Pennsylvania Case Addresses Authenticating Text Messages
On 16 September 2011, the Pennsylvania Superior Court in Comm. v. Koch, 2011 PA Super 201 (Sept. 16, 2011) (slip-opinion) re-emphasized
"authentication of electronic communications, like documents, requires more than mere confirmation that the number or address belonged to a particular person. Circumstantial evidence, which tends to corroborate the identity of the sender, is required." Id. at *14. The case was one of first impression regarding the issue of authenticating text messages. Id. at *9.
According to the facts, police seized a cell phone during a drug raid. Id. at *1–*3, *6. A police officer then “transcribed” the content of text messages on the cell phone and opined that some of the messages involved drug sales. Id. at *2, *6–*7, *14. The prosecution introduced the messages into evidence apparently to substantiate the drug charges. Id. at *2–*3, *15–*16.
Analysis of Admissibility of Text Messages
The discussion of admissibility of the text messages begins on *7. The case is one of first impression regarding authentication of text messages. Id. at *9.
First, the court re-emphasized
"that e-mails or text messages are [not] inherently unreliable due to their relative anonymity and the difficulty in connecting them to their author."
Id. at *10. Thus, text messages can be admitted as evidence if properly and adequately authenticated.
Second, authenticating text messages follows the same rules as authenticating any other documentary evidence. Id. at *10, *12. In this case, the prosecution failed to provide adequate circumstantial or direct evidence substantiating the authorship of the text messages, id. at *14–*15:
"Glaringly absent in this case is any evidence tending to substantiate that Appellant wrote the drug-related text messages." Id. at *14. Simply copying-down the messages, even if allegedly accurate, and admission of ownership of the cell phone by the party were inadequate to prove authorship of the text messages. Id. at *14.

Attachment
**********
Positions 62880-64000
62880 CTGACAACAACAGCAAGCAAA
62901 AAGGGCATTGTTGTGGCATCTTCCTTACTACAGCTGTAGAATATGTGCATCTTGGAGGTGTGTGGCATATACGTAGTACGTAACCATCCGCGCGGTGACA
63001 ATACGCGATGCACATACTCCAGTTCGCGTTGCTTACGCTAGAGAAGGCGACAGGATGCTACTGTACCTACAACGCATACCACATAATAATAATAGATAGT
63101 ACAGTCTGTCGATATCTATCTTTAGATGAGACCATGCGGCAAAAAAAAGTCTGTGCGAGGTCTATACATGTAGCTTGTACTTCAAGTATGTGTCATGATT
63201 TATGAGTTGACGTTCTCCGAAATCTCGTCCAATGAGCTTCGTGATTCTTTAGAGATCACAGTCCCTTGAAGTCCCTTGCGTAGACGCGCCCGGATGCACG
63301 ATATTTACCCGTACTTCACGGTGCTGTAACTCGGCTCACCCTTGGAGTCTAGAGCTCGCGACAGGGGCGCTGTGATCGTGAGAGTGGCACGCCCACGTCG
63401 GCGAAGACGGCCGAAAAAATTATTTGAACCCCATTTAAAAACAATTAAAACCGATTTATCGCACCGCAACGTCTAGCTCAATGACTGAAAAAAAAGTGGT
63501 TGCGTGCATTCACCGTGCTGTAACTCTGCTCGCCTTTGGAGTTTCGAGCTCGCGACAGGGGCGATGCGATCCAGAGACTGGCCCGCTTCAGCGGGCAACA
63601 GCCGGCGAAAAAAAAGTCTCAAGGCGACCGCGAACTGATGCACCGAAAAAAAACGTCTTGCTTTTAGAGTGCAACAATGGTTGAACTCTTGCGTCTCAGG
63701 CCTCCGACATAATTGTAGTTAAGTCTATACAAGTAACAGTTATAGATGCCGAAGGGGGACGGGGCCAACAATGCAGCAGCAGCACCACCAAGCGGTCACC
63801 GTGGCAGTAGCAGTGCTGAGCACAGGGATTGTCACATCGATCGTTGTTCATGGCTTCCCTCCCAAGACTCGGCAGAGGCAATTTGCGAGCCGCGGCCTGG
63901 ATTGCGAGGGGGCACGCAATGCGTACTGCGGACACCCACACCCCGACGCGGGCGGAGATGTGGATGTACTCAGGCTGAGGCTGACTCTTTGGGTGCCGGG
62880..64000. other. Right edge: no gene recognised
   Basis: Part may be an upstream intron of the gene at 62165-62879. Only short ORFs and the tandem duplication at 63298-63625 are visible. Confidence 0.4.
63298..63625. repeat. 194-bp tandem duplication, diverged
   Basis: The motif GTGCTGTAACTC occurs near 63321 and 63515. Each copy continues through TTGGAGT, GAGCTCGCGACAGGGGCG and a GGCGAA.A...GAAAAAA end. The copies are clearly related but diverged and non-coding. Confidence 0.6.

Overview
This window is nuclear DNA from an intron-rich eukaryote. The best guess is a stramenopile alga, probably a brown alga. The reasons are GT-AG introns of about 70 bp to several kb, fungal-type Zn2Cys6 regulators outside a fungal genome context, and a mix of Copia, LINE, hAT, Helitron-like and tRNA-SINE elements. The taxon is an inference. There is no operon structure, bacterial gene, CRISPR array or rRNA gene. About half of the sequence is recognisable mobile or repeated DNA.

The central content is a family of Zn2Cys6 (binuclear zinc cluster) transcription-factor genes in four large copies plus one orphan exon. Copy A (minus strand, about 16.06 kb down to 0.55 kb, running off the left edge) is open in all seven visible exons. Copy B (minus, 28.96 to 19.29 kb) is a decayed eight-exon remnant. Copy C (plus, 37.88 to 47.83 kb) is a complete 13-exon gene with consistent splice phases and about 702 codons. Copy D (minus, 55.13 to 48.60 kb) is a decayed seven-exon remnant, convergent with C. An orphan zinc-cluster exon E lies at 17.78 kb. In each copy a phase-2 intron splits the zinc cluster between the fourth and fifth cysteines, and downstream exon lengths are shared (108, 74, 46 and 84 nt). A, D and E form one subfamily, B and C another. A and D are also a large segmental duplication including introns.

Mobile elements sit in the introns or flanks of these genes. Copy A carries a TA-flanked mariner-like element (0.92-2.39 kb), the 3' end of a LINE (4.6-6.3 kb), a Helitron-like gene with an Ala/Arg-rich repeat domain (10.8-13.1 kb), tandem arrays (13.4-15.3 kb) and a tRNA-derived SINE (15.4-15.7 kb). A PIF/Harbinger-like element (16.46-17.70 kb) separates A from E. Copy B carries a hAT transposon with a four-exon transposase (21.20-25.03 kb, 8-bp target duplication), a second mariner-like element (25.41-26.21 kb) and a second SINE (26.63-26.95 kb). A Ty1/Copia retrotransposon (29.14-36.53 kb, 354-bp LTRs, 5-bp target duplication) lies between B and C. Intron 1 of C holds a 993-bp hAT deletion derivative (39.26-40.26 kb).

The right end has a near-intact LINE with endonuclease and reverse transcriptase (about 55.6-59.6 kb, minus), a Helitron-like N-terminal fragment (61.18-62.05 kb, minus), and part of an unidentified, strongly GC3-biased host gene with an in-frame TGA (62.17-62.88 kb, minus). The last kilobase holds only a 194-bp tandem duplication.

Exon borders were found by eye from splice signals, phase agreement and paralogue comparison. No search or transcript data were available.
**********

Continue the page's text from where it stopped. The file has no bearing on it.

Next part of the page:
Third, and perhaps most interesting, is the court’s recognition that text messages were inadmissible hearsay because the messages, despite claims by the prosecution, were offered for the truth of the matter asserted. Id. at *16. That is, the issue was not whether some text messages were sent or received but were the drug-related text messages, a sub-set of all text messages on the cell phone, sent or received on the target cell phone? The latter plainly reaches the content of the messages, and thus the messages, as offered, were hearsay.
Koch plainly illustrates that (1) technology-related materials require the same rigor of authentication as other evidence and (2) authentication is a material part of admitting evidence (not simply perfunctory or a vague “weight” issue after admission). Technology-amnesia or technology-fog, that is treating electronic evidence differently or applying a lower threshold apparently because the purported evidence is technology-related, simply cannot be sustained when technology-related evidence figures in a matter—civil, criminal, or administrative. (See also Pennsylvania Court Opinion Implicates Authentication of Social Media Evidence.)
The Next Battleground?
Original Publication: 21 September 2011
The Next Battleground Update: 26 September 2011